College Tour 2008: Days One and Two

Day One (yesterday)

Left about 40 minutes behind schedule this morning.  Not bad for us, actually.  Stopped at the supermarket to pick up a couple last minute items.  And we got to Baltimore only a little later than I expected, allowing for a couple of rest stops.

A few observations about the trip down:

  • People don’t seem to have gotten the message to slow down to save gas.  Holy smoke.
  • Thank God for GPS.  We ended up being routed through New York on the Cross Bronx Expressway.  It was fine, but no way I would ever, ever have figured it out on my own.  And it’s soooo much easier than dealing with a map.
  • Baltimore, what little we’ve seen of it so far, is nice.  We had dinner at Tamber’s, a Fifties style diner with American, Italian, and Indian dishes.  The palak paneer, salmon tandoori, and shrimp tikka masala were pretty good – fortunately, our oldest enjoys trying new flavors (though sometimes more in concept than in practice).

Tomorrow we actually visit the Johns Hopkins Homewood campus, only a block away from where we’re staying, before the drive to Fredericksburg, Virginia and the University of Mary Washington.

Day Two (today)

First, a postscript from Day One.  After dinner at Tamber’s we  walked up to the east gate (not gated, but a main entrance) of the JHU Homewood Campus, only a block west of where we were staying.  There had been torrential downpours and thundershowers earlier, but they seemed to have abated.  Seemed to, that is.  We got soaked jogging the block and a half back to the Hopkins Inn.  Among our other tasks this morning before the campus tour – finding umbrellas, which we did.

The Johns Hopkins Homewood campus is in the Charles Village section of Baltimore.  A colleague told me that JHU wasn’t in a very nice part of Baltimore, but I wonder if he was referring more to the medical center (or if his knowledge might be a little outdated), because the Charles Village area seems to be going through some redevelopment and seems like a pretty nice place to be.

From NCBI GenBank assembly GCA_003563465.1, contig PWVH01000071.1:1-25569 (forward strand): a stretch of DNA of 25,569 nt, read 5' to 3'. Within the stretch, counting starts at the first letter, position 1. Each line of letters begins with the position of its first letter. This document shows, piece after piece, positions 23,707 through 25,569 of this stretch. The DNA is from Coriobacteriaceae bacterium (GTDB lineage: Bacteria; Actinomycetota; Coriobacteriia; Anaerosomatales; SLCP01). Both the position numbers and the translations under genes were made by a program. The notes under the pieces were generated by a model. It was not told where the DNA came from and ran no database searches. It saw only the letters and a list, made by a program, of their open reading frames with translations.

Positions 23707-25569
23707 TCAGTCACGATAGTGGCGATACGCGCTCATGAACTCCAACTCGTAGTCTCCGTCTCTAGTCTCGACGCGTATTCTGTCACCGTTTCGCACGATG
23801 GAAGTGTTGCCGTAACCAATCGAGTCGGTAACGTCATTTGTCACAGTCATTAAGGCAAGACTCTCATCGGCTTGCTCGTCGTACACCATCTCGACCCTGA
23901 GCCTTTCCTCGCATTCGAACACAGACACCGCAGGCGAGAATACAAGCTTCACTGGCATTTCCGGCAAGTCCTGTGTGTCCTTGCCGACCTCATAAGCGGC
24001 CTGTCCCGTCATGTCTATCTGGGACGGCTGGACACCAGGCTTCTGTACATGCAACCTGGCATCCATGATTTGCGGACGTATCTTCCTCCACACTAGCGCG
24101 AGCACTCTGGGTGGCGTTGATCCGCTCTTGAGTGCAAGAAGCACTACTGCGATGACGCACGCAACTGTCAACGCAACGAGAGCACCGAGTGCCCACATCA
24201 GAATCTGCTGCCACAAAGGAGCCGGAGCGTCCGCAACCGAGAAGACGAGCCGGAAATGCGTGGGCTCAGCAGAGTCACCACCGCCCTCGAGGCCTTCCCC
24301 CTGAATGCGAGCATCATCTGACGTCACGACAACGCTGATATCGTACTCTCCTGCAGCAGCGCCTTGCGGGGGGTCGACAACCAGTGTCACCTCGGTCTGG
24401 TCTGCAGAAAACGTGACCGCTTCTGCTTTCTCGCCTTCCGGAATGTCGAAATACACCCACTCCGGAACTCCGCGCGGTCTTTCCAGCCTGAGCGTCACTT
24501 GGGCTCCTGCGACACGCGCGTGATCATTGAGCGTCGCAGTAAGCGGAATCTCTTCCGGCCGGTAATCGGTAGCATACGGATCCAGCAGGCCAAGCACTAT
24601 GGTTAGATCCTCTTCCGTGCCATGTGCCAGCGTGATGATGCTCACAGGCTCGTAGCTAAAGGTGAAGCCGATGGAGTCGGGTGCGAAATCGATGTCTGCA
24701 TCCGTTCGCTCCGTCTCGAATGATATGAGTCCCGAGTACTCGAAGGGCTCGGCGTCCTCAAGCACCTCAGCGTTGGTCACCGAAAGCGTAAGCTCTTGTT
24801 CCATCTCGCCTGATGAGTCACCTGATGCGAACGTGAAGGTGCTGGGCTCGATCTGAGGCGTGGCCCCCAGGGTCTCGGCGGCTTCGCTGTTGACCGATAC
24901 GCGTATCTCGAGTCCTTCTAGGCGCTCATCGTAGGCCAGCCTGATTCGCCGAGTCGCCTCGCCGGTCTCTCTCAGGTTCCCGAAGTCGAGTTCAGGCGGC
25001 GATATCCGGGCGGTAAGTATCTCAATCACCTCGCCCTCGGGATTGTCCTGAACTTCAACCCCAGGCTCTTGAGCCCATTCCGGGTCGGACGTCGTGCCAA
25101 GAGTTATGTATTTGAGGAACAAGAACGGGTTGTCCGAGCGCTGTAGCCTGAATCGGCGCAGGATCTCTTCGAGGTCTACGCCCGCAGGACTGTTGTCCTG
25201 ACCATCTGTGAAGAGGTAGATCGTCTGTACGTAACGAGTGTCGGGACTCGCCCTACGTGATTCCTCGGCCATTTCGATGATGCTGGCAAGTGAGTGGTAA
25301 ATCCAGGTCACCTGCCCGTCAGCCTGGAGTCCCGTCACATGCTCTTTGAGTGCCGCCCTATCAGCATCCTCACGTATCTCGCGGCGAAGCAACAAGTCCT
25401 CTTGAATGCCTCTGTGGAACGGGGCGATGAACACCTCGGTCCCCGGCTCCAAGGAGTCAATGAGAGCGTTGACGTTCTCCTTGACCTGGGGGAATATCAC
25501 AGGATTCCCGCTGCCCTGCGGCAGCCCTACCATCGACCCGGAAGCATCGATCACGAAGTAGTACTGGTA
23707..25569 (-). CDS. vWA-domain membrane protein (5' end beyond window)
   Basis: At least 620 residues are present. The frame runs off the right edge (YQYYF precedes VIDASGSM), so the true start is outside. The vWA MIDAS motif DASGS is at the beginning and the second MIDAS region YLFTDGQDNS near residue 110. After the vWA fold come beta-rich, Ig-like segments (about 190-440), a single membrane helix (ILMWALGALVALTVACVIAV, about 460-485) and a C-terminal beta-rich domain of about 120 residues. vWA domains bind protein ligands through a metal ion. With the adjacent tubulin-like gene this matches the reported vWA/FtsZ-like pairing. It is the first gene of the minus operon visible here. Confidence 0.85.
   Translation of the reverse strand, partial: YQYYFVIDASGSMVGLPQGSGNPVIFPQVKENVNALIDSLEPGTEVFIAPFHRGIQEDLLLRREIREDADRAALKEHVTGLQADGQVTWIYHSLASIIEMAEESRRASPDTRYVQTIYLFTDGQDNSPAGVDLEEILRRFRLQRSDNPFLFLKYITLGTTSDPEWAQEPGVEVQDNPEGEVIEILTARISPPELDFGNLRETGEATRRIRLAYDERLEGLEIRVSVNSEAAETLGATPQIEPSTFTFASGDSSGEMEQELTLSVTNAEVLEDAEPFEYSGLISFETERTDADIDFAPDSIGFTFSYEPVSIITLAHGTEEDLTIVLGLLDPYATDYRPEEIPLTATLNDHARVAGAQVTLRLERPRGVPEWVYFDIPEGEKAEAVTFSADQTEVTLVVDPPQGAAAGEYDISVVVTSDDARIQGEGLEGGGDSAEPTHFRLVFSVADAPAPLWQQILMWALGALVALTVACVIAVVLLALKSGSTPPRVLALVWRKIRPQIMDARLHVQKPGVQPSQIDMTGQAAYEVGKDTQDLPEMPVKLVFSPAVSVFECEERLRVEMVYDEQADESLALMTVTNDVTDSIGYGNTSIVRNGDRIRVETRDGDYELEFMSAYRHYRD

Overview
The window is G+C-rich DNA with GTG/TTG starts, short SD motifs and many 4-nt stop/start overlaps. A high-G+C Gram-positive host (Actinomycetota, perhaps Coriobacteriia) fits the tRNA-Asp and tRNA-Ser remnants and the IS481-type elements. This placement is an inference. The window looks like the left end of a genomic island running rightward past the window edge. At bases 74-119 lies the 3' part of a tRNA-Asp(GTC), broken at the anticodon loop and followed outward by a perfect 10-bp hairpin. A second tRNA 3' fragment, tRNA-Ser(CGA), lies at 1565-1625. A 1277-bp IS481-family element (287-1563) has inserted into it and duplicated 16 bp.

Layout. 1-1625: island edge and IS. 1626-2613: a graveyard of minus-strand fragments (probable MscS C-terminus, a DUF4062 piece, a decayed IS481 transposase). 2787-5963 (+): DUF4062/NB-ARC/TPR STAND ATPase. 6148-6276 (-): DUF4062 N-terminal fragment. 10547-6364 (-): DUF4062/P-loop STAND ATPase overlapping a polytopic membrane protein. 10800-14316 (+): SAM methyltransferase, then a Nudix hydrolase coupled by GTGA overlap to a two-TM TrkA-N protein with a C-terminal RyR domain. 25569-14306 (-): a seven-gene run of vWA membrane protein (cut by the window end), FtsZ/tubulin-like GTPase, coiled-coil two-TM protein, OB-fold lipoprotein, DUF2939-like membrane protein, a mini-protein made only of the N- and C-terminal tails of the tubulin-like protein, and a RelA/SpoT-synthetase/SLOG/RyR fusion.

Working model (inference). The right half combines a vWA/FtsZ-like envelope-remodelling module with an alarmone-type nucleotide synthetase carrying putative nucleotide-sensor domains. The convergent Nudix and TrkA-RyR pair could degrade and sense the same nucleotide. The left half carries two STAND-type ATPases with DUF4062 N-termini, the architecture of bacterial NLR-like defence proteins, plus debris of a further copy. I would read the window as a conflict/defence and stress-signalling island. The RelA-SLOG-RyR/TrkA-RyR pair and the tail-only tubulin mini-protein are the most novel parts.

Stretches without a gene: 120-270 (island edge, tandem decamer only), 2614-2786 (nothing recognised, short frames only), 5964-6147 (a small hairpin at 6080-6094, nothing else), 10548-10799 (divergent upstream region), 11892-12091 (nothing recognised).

The information session was informative (good start), but not really much different than anything we had already heard from our daughter’s guidance counselor or at the “Surviving the Admissions Process” meeting we attended.  The spiel from the admissions intern who conducted the session was thorough, and she had clearly gotten it down, but it was much along the lines of all the college propaganda information we’ve been getting in the mail (“we’re big, but we’re small” or “we’re small, but we’re big”, etc.).

A couple of things we hadn’t heard before:  JHU doesn’t have undergraduate “core” requirements as such.  Instead of everyone taking English 101, they have what they refer to as “distribution” requirements.  Without digging a little deeper, I’m not sure there’s much of a real difference there, but the philosophy seemed to be more aimed at a diverse education rather than an extremely focused one.  The admissions intern mentioned a five year BA/MA program with JHU’s DC-based School of Advanced International Studies, which caught our attention.  What also caught our attention is that JHU does not give AP credit for English and history.  That left more than one student in the session a bit dismayed, by the reaction.

JHU’s Homewood campus is beautiful.  The rain held off, so we never did need those umbrellas.  When we left Maine, all but the last vestiges of snow were gone, but spring hadn’t really gotten started yet.  In the Mid-Atlantic spring is well underway, and everything (that’s supposed to be) is fresh and green.  The student-led tour was good, though a little long.  Over lunch we talked about this experience.  We agreed that it will be easier to gauge what we heard at JHU after we’ve been through a couple more tours.  She said as long as she can go to a place where she can make some friends, have some of her comforts, and not feel like a stranger, she could handle it.  Of this I have no doubt, and what she saw of JHU and Baltimore didn’t seem to have given her any reason to think she couldn’t find those there.

Tonight it’s the Best Western Central Plaza in Fredericksburg (hey, don’t laugh – it’s right next door to a Waffle House).  Tomorrow it’s all Washington, all the time.  The University of Mary Washington is in the morning and GWU in the afternoon.

P.S.  Didn’t try the Waffle House.  Did try the fried soft shell crabs and hush puppies at A&G Crabshack and Deli.  Just the kind of place I like to find.

3 thoughts on “College Tour 2008: Days One and Two

  1. Pingback: In Praise of GPS « Rummaging About

  2. Pingback: A Colonial Christmas « Rummaging About

  3. Pingback: College Tour III: The Final Countdown « Rummaging About

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